RE: Please show respect (was GEN 1-11: Beyond the concordist debate)

Date: Tue May 07 2002 - 10:18:01 EDT

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    On Mon, 6 May 2002, Shuan Rose wrote:

    > Hey, Mike, thanks. I will certainly try. even on science related issues,
    > however, there a lot more issues and more pressing issues than CE.Aspects of
    > science impact the ordinary American's life more than GEN 1-11. Take
    > environmentalism, for example. Genetics. The energy situation.Technology
    > sharing with Third World countries.Population control.Space
    > exploration.Global warming.
    > It seems Christian scientists should have something to say about those
    > issues that is scientific and Christian.

    While I very much appreciate your encouragement to move us beyond
    discussions of the minutiae of biblical hermeneutics, Shaun, I am
    genuinely puzzled by your last sentence. Is there anything specifically
    Christian that can be addressed to the issues you list above? Does the
    Gospel say anything that speaks directly to the problem of technology
    sharing with Third World countries? Are there any unique Christian
    insights regarding population control? A distinctive Christian position
    on space exploration?

    It seems to me that, whatever it is that informs our judgments on matters
    like the energy situation and global warming, the basis for those
    judgments cannot be immediately derived from the Christian Gospel. In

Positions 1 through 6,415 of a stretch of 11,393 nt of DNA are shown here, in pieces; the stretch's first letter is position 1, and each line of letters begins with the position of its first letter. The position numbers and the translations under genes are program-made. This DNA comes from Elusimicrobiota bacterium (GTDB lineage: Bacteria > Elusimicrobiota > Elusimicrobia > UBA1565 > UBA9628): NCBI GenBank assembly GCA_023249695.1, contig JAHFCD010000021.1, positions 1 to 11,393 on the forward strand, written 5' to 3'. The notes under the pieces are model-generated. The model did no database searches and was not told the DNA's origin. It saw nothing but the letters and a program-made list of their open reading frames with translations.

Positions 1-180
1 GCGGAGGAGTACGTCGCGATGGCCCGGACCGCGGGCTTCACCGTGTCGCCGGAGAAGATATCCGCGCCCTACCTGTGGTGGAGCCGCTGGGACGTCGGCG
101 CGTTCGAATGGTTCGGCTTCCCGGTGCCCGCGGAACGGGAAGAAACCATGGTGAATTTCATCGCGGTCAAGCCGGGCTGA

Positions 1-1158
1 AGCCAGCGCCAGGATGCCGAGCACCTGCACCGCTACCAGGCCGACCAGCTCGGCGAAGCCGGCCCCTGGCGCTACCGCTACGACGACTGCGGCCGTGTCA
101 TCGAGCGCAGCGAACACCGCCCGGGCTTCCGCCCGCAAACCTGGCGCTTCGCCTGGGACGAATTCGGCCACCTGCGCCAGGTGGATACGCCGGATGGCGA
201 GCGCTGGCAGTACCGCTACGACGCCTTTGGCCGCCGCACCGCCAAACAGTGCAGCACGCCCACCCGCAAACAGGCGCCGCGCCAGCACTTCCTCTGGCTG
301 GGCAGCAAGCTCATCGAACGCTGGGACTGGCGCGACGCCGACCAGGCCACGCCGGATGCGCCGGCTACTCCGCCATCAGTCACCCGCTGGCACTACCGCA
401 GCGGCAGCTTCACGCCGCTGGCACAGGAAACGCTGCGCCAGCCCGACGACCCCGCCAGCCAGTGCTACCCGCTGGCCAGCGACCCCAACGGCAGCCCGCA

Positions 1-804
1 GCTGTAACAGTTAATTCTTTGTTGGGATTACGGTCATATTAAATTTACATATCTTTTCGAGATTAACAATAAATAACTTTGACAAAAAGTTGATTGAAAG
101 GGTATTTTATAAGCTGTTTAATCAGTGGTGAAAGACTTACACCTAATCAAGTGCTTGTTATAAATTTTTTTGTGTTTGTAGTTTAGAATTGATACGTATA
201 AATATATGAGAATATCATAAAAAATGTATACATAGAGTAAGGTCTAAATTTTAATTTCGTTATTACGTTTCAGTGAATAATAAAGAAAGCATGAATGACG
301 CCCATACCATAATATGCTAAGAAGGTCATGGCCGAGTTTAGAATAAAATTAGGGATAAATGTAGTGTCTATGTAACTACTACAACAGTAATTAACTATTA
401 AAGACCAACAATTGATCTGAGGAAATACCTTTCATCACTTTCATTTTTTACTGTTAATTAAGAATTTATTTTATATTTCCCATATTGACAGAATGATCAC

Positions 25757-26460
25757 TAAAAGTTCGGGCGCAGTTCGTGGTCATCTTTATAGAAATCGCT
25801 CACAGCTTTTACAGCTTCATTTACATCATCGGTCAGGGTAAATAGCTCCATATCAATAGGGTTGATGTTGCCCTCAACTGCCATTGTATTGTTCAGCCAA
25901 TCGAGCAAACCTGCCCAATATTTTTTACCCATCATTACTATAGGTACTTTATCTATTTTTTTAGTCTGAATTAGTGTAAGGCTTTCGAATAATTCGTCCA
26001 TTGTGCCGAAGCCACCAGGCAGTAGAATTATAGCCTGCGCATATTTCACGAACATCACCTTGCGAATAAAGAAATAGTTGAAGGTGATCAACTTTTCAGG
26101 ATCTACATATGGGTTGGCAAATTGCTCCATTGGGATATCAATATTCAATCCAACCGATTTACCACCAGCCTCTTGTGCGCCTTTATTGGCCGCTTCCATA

that sense, good and useful insights on these problems are as likely to
    come from non-Christians as from Christians. What Christians do have is a
    different *motivation* for seeking greater wisdom about these things. We
    are convinced that the earth is the Lord's, and that it is good. But the
    conversations we have about such technical matters are not directly
    informed by anything that is distinctively Christian.

    I do not doubt that there are occasionally specific scientific issues that
    intersect with specific Christian concerns. And it is always helpful for
    me to hear what scientists who are also Christians have to say about these
    issues. But I have difficulty imagining that such scientists are
    functioning as Christians rather than scientific practitioners when they
    are serving in that kind of role, just as I have difficulty imagining that
    there is any particular "Christian position" on the environment or genetic

    So I would, like you, be happy to hear what Christian scientists have to
    say, on these issues, that is scientific. But I am far less convinced
    that any of us will have something to say, relevant to these topics, that
    is uniquely Christian.

    Tom Pearson

    Thomas D. Pearson
    Department of History & Philosophy
    The University of Texas-Pan American
    Edinburg, Texas

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